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Report details IRS' excessive spending

There’s more bad news for the Internal Revenue Service.
According to a new report by the Treasury Department's IG, the IRS spent $50,187 to make videos at a conference in 2010 in Anaheim, Calif. The videos included footage of employees doing the \"Cupid Shuffle.\" A screengrab of the video showing employees...
According to a new report by the Treasury Department's IG, the IRS spent $50,187 to make videos at a conference in 2010 in Anaheim, Calif. The videos...

There’s more bad news for the Internal Revenue Service.

The Treasury Department’s inspector general for tax administration released a scathing report on Tuesday detailing how the federal tax agency spent nearly $50 million on lavish conferences between 2010 and 2012.

That includes shelling out $4.1 million for a conference for 2,600 managers in Anaheim, Calif. three years ago, where some employees stayed in suites that currently cost between $1,500 and $3,500 a night. The agency also spent $50,000 to produce two videos shown at one of the events, including one where employees learned the “Cupid shuffle dance.” The video has been garnering negative attention this week.

The findings come as the IRS is already under fire for targeting conservative groups 18 months before the 2012 election. There have already been five congressional hearings on the issue in the last few weeks, including one on Tuesday, in which conservative organizations and the Tea Party aired their grievances to the House Ways and Means Committee.

Daniel Werfel, the new acting head of the Internal Revenue Service who was appointed by Obama in the aftermath of the scandal, has called the conferences an “unfortunate vestige from a prior era.” He added that “While there were legitimate reasons for holding the meeting, many of the expenses associated with it were inappropriate and should not have occurred.”

Here are some more key findings from the audit:

-The IG calls a number of expenses at the Anaheim conference “questionable,” including fees for outside speakers, video production, and gifts for IRS employees.

-The IRS actually reduced its spending on conferences from about $37.5 million in Fiscal Year 2010 to $4.8 million in Fiscal Year 2012.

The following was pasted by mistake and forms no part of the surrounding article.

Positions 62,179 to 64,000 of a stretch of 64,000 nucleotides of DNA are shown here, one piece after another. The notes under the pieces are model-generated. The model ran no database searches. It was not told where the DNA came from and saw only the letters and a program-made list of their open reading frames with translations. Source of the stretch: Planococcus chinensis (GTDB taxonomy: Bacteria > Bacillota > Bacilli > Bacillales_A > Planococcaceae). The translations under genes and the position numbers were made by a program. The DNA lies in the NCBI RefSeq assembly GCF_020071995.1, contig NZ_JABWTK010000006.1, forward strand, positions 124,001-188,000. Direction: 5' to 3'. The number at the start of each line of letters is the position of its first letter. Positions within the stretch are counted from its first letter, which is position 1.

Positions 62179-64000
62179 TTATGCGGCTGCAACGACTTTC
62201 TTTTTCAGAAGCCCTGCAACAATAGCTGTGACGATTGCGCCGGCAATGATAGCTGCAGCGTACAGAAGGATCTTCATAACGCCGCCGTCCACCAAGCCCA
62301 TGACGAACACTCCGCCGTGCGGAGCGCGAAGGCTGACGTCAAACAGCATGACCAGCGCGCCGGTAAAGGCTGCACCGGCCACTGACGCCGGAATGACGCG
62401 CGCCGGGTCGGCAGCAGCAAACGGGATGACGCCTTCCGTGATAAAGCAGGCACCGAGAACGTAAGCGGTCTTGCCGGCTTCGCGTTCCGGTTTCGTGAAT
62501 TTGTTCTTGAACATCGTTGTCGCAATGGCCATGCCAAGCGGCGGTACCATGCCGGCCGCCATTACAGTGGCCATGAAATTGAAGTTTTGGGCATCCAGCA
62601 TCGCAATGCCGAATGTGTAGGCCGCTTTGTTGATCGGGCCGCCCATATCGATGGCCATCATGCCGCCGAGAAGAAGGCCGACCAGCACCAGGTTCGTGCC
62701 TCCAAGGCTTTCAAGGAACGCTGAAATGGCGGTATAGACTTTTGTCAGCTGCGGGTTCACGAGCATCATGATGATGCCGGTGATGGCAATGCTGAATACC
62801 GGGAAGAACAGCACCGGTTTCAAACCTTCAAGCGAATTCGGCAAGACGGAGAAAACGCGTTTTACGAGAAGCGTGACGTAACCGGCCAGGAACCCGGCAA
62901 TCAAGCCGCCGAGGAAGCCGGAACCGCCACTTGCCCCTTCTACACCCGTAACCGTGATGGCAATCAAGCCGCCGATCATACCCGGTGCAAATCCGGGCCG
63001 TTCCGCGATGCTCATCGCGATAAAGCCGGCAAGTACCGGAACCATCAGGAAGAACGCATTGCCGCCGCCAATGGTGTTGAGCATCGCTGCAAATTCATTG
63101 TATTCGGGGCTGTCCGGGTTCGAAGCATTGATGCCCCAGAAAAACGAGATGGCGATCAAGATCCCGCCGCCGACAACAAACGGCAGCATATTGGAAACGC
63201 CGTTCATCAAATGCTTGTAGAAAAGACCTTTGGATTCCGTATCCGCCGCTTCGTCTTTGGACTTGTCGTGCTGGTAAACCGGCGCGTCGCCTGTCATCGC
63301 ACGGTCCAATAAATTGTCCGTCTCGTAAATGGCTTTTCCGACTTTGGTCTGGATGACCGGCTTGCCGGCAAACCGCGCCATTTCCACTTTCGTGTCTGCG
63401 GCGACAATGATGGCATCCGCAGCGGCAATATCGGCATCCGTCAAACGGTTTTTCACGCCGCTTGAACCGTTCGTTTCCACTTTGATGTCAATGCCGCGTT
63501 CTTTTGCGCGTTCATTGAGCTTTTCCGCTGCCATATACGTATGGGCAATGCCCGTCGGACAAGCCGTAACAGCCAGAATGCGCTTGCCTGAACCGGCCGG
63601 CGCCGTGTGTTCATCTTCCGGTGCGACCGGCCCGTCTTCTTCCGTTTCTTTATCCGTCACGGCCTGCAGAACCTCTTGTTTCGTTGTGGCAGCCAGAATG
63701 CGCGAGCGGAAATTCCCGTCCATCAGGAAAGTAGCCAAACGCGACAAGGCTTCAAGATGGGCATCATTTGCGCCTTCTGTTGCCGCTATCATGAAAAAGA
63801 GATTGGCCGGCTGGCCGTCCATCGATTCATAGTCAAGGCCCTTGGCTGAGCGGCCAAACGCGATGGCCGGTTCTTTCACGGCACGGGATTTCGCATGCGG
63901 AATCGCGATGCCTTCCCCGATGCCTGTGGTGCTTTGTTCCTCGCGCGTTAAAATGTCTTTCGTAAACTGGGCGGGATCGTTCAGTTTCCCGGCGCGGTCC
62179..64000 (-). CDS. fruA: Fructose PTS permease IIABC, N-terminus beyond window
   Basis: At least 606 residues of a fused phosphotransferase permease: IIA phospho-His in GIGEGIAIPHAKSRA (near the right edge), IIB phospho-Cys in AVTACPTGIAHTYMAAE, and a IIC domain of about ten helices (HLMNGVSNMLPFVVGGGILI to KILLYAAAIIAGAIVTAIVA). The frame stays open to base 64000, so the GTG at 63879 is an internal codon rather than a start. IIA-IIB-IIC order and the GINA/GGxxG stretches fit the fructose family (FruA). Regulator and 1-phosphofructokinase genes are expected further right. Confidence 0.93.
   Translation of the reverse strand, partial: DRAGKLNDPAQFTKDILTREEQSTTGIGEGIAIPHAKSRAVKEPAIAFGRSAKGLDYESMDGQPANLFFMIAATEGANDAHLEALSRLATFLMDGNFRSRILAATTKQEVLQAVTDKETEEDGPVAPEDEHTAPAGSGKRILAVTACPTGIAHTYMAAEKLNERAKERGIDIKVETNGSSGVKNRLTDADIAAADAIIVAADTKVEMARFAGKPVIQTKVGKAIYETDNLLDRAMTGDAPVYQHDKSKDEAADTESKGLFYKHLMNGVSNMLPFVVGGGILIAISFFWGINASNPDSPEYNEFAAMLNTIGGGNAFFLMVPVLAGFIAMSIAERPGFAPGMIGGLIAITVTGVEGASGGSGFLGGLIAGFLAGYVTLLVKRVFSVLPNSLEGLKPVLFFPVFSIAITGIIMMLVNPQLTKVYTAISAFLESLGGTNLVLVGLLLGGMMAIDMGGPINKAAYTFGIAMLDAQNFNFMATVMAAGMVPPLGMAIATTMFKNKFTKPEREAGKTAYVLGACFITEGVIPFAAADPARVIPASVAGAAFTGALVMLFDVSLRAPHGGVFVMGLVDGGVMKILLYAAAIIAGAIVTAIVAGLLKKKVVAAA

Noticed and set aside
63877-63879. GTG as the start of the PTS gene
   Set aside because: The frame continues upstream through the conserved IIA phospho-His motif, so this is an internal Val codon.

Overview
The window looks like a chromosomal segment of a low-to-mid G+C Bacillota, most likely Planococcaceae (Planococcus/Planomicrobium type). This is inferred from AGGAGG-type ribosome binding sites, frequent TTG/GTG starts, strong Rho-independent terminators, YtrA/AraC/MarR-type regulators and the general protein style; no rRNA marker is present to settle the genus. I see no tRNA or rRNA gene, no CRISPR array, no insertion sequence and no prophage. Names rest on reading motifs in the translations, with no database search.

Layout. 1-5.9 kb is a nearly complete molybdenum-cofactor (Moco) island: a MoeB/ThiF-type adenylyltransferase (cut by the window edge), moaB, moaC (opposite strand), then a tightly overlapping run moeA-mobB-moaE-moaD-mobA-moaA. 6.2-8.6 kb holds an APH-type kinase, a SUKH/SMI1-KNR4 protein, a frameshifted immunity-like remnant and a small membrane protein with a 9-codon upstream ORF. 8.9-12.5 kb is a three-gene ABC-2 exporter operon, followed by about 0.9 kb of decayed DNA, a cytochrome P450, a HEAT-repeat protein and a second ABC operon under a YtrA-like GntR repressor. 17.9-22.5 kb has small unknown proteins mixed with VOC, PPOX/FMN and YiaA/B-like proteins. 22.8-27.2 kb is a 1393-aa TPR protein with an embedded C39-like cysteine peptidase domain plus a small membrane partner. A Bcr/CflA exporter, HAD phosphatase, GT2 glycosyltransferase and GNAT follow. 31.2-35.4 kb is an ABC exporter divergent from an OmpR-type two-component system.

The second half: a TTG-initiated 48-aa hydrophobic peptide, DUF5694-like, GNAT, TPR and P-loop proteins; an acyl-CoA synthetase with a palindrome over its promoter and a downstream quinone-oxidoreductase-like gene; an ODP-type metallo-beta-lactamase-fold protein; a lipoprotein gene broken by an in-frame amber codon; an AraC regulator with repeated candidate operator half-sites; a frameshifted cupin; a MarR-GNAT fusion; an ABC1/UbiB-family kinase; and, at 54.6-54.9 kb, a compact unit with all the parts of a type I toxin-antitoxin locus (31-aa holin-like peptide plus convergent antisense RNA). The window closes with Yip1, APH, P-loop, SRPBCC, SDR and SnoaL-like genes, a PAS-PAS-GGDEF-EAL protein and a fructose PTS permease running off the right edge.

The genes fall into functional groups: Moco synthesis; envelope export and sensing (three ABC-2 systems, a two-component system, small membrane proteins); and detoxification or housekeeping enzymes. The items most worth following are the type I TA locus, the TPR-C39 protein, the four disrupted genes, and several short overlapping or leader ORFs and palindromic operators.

-The IRS did not use its own employees to find the most cost effective location for the Anaheim conference, which is mandated by IRS policy. Instead, they hired outside event planners not under contract with the IRS. The three hotels where IRS employees stayed paid the event planners about $133,000 commission.

-The IRS specifically asked for “numerous upgraded rooms and other concessions” from the Anaheim hotels. The overall cost of the rooms could have been lowered if the tax agency negotiated a lower room rate instead.

-The IRS spent $50,187 to make videos, including the “Cupid shuffle” and a Star Trek parody of the Anaheim conference.

-The IRS contracted with 15 outside speakers in Anaheim for a total fee of $135,350. One keynote speaker was paid $27,500, which included a $2,500 fee for first class airfare. He gave two, hour-long speeches.

-Another speaker was paid $17,000. He painted pictures of Michael Jordan and U2 singer Bono to motivate employees.

-Several gifts and promotional items were provided to attendees, costing more than $64,000. Gifts included “brief bags” with a log, spiral journals, lanyards, travel mugs, picture frames, and clocks.

-The guests in Anaheim were not required to document their attendance at the training sessions.

-The inspector general said it could not be certain the amounts reported represented the full accounting of conference costs

-The Anaheim conference was the priciest. But other conferences included one in San Diego for 721 employees, which cost $1.2 million. A technical training symposium in Philadelphia in 2010 for 2,113 participants cost about $3 million.